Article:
What do you need to do to stand out? What should you avoid? And how do you articulate that you walk in lockstep with the values and mindset of the schools you’re targeting?
Judi Byers has been the executive director of admissions & financial aid at Cornell University’s Samuel Curtis Johnson Graduate School of Management for the past five years, and is tasked with ensuring her and her team bring the best talent to the MBA programs at the school.
She believes the individuals who come through the door at Cornell have unique passions, skillsets, and experiences. She thinks higher education can be a vehicle through which they can align those traits with new knowledge, perspectives, and the exchange of ideas with others to spur impact and innovation.
That’s been the case since she stumbled upon a career in higher education, during a spell as a student ambassador during her undergraduate days.
Judi explains that she didn’t know at the time, but the excitement she felt representing the school and sharing how higher education had helped her grow as an individual and young professional, was an early sign she’d fit seamlessly into her chosen career path.
But what advice does she have for prospective MBA students? How can they stand out during the Cornell MBA application process?
BusinessBecause caught up with Judi to find out more.
How do you stand out in the Cornell MBA application process?
The candidates who stand out and are most memorable during the application process are self-reflective. You will get to know yourself even better during business school, starting with the admissions process.
Candidates often find the admissions process to be a highly reflective experience and those who lean into the process use their insights to tell us their unique story, which is what we want to learn from the essays.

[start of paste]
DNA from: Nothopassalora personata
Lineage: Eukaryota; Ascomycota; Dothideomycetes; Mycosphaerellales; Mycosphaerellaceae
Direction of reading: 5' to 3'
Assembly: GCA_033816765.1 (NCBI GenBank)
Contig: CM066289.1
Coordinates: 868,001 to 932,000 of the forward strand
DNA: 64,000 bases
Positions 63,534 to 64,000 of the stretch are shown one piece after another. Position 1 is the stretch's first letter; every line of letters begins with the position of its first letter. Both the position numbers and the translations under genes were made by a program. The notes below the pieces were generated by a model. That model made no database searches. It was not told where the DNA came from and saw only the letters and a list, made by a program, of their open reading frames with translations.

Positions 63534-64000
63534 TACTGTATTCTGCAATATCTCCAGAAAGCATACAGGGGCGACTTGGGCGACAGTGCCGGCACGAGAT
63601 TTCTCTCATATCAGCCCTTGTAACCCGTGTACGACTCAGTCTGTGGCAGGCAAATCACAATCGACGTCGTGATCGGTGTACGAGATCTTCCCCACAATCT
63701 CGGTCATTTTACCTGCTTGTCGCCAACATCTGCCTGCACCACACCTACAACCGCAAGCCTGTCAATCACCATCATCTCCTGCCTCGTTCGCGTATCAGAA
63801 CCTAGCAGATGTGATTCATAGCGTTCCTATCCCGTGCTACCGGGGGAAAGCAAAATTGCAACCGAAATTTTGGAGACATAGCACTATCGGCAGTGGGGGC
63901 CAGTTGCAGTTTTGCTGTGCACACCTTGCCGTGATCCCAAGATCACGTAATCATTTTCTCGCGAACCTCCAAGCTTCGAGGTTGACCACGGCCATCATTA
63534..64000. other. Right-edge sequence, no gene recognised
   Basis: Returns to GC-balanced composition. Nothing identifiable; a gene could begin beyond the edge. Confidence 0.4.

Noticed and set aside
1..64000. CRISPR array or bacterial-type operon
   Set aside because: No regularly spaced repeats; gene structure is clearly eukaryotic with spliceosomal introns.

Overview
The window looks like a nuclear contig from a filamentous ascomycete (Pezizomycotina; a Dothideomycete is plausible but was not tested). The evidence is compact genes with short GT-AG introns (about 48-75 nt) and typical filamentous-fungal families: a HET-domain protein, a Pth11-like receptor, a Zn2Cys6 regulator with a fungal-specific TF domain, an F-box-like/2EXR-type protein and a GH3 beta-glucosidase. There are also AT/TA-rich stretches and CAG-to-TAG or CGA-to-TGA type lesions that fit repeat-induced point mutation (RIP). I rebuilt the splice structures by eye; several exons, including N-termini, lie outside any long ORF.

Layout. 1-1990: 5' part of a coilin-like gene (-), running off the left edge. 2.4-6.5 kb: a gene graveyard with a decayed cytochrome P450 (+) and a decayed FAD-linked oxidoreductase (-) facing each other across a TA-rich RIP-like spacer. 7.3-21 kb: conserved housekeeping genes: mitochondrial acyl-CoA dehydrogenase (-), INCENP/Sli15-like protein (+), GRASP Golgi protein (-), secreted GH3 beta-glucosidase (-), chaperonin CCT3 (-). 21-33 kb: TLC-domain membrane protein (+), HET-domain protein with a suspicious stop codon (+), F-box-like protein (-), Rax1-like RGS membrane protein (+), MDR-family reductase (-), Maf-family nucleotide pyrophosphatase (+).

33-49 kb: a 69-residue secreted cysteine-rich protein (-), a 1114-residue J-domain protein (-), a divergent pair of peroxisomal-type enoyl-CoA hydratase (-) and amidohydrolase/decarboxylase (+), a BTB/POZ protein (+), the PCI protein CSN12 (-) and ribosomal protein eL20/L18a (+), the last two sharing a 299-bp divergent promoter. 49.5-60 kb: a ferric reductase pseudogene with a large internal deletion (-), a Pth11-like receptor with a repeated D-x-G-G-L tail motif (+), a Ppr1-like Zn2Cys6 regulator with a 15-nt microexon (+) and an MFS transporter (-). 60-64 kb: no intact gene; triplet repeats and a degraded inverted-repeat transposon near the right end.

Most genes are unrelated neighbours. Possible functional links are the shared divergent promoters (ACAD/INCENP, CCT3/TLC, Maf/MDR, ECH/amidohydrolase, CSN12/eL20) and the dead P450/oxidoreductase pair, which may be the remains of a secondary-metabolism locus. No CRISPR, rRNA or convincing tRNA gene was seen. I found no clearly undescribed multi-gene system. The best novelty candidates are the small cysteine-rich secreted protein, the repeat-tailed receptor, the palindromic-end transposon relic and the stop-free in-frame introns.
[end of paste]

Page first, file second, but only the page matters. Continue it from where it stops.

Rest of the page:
They are also authentic. You can and should be who you are and consistent in what you say and how you interact with us during the admissions process.
Your essays communicate who is likely to show up for the admissions interview and that’s important to us, because we are also using this process to better understand you and see how you will fit and contribute to our student and alumni communities.
Finally, they have conviction. Building on Johnson’s 4C’s Leadership framework, which includes a focus on competence, character, compassion, and courage, I often look for what I call my 5th C, and that is conviction.
Do you have the belief in yourself as well as the self-efficacy to fully invest in this experience and your future? I want to know you want this, as much if not more, than I want it for you.
What advice do you give candidates?
When I speak with candidates who are considering business school or determining how to approach the application process, I encourage them to consider and understand their values, interests, and motivations.
Also, I tell them to explore the program options and clarify what is most important to them, and to develop their personal definition of “fit”.
They should assess how their values, interests, and motivations align with the institutions, programs, and communities they are considering. Identify the ways they will derive value from and add value to the programs and communities they are interested in.
What’s the strangest thing you’ve seen in an application?
Personal hygiene as a noted area of skill. I also find it curious when candidates write or speak about aspects to a program that are not offerings within our program or community. It doesn’t convey well and raises more questions when referenced as a priority for choosing to apply to our program.
What’s the most common pitfall you encounter from MBA applicants?
Standing out for the wrong reasons, which can include among limited or inaccurate research, hasty preparation, or not proactively addressing known areas of your candidacy that require clarification or would benefit from improvement.
We have resources in the admissions process to help you, like admissions events, an application guide, and the optional essay. Use them to your benefit.